BRAF V600 Mutation Appears to Be Targetable Oncogene in Some but Not All Nonmelanoma Cancers


Key Points

  • Vemurafenib was active in BRAF V600–mutant NSCLC and Erdheim-Chester disease and Langerhans’-cell histiocytosis.
  • Histologic context appears to be an important determinant of response in BRAF V600–mutant disease.

In a phase II histology-independent basket study reported in The New England Journal of Medicine, Hyman et al found that the BRAF V600 kinase inhibitor vemurafenib (Zelboraf) exhibited activity in some but not all nonmelanoma cancers with BRAF V600 mutations.

Study Details

In the study, 122 patients with BRAF V600–mutant cancers were enrolled in six prespecified cohorts and a cohort comprising all other tumor types. All patients received vemurafenib monotherapy (960 mg twice daily) except those with colorectal cancer, who received vemurafenib alone or with cetuximab (Erbitux). The primary endpoint was response rate.


In the six predefined cohorts, response was achieved in 8 (42%) of 20 patients with non–small cell lung cancer (NSCLC), 0 (0%) of 10 with colorectal cancer receiving vemurafenib alone and 1 (4%) of 27 receiving vemurafenib/cetuximab, 1 (12%) of 8 with cholangiocarcinoma, 6 (43%) of 18 with Erdheim-Chester disease or Langerhans’-cell histiocytosis, and 2 (29%) of 7 with anaplastic thyroid cancer.

Median progression-free survival in NSCLC patients was 7.3 months. Median treatment duration was 5.9 months in patients with Erdheim-Chester disease or Langerhans’-cell histiocytosis, with no patients exhibiting disease progression. Responses were also observed in three of four patients with anaplastic pleomorphic xanthoastrocytoma and in one patient each with salivary-duct cancer, soft-tissue sarcoma, and ovarian cancer. Response has persisted for > 12 months in one patient with anaplastic thyroid cancer, one with cholangiocarcinoma, and one with ovarian cancer.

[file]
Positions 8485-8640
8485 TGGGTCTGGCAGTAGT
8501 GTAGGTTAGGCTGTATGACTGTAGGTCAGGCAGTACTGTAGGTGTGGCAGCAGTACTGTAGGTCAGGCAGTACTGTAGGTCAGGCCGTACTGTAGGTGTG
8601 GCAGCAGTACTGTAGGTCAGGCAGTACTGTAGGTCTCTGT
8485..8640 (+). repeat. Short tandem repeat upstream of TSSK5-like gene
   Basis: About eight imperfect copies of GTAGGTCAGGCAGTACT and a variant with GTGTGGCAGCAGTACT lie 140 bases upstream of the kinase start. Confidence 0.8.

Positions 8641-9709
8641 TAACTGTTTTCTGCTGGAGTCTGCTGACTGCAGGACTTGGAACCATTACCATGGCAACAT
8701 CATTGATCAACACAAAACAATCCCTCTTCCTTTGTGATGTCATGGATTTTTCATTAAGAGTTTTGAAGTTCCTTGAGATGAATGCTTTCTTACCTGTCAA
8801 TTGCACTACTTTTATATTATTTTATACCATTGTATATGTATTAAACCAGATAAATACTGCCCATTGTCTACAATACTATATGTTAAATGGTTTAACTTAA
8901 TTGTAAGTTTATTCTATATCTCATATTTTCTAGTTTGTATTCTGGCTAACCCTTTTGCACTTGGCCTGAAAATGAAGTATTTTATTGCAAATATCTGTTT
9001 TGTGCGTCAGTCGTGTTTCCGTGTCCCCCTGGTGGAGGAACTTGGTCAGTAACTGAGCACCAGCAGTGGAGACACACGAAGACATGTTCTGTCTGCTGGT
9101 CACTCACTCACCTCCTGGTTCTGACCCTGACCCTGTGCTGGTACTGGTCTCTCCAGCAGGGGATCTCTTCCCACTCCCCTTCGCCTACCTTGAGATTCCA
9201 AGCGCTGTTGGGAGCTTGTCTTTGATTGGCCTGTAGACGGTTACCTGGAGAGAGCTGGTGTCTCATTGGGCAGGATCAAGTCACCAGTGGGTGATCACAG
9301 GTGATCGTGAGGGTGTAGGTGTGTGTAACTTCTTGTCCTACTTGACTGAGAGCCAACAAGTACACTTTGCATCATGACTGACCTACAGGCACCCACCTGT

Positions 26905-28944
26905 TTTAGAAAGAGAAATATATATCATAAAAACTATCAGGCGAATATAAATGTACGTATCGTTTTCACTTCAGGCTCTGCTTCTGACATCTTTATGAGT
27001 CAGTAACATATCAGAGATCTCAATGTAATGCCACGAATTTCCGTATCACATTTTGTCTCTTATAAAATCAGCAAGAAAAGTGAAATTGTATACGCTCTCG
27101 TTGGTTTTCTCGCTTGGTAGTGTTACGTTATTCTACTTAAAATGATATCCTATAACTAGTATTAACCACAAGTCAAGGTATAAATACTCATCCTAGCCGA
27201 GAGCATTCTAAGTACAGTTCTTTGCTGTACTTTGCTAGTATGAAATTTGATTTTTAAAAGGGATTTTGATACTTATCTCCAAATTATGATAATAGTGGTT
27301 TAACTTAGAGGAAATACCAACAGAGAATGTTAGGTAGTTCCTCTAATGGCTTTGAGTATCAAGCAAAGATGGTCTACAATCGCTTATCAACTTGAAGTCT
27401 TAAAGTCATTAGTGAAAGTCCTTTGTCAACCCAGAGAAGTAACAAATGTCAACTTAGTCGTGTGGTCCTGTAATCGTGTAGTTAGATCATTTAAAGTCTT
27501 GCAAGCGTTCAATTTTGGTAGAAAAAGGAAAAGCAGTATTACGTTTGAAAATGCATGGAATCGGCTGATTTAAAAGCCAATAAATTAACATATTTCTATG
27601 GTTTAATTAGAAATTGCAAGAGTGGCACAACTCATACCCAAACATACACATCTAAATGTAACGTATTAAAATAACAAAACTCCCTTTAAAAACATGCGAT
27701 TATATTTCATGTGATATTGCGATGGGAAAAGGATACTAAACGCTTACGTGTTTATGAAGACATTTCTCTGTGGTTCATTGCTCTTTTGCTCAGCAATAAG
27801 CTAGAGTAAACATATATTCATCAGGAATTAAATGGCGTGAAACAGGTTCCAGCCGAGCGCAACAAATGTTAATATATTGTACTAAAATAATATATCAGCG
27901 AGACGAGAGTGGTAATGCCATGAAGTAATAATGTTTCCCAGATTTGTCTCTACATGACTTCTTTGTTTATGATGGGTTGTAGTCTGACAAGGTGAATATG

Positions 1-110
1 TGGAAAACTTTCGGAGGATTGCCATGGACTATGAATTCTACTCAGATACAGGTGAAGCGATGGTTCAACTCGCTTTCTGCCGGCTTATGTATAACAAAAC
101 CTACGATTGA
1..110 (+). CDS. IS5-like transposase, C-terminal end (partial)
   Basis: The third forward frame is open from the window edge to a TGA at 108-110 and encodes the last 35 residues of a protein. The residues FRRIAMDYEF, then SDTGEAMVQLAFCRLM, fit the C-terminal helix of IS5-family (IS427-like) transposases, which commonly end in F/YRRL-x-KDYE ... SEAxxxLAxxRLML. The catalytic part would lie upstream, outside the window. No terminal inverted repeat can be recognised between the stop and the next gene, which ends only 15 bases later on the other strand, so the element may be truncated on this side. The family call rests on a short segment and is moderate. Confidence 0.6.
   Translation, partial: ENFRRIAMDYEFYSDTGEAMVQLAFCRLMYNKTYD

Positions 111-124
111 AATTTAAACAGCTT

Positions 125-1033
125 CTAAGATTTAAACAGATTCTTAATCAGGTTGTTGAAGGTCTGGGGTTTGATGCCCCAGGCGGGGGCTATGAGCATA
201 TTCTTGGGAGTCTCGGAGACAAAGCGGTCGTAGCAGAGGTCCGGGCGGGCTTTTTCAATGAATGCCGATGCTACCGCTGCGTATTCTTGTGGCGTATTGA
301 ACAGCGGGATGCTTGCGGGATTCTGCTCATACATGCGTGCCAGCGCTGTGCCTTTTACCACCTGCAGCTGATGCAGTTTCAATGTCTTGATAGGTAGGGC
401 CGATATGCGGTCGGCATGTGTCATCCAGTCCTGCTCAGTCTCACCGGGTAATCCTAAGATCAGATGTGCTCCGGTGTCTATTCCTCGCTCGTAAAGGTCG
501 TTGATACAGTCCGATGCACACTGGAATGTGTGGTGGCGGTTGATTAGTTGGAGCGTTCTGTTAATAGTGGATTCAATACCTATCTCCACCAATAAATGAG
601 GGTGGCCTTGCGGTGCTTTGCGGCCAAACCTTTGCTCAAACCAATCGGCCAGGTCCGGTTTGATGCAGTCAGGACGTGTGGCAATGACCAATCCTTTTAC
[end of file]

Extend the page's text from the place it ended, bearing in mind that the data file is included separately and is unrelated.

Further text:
The most common adverse events of any grade with vemurafenib monotherapy were rash (68%), fatigue (56%), and arthralgia (40%).

The investigators concluded: “BRAF V600 appears to be a targetable oncogene in some, but not all, nonmelanoma cancers. Preliminary vemurafenib activity was observed in non–small-cell lung cancer and in Erdheim–Chester disease and Langerhans’-cell histiocytosis. The histologic context is an important determinant of response in BRAF V600–mutated cancers.”

José Baselga, MD, PhD, of Memorial Sloan Kettering Cancer Center, is the corresponding author for the New England Journal of Medicine article.

David M. Hyman, MD, of Memorial Sloan Kettering Cancer Center, Igor Puzanov, MD, of Vanderbilt University Medical Center, and Vivek Subbiah, MD, of The University of Texas MD Anderson Cancer Center, and Josep Tabernero, MD, PhD, of Vall d’Hebron University Hospital and Institute of Oncology, Universitat Autònoma de Barcelona, and Dr. Baselga contributed equally to the article.

The study was funded by F. Hoffmann–La Roche/Genentech. For full disclosures of the study authors, visit

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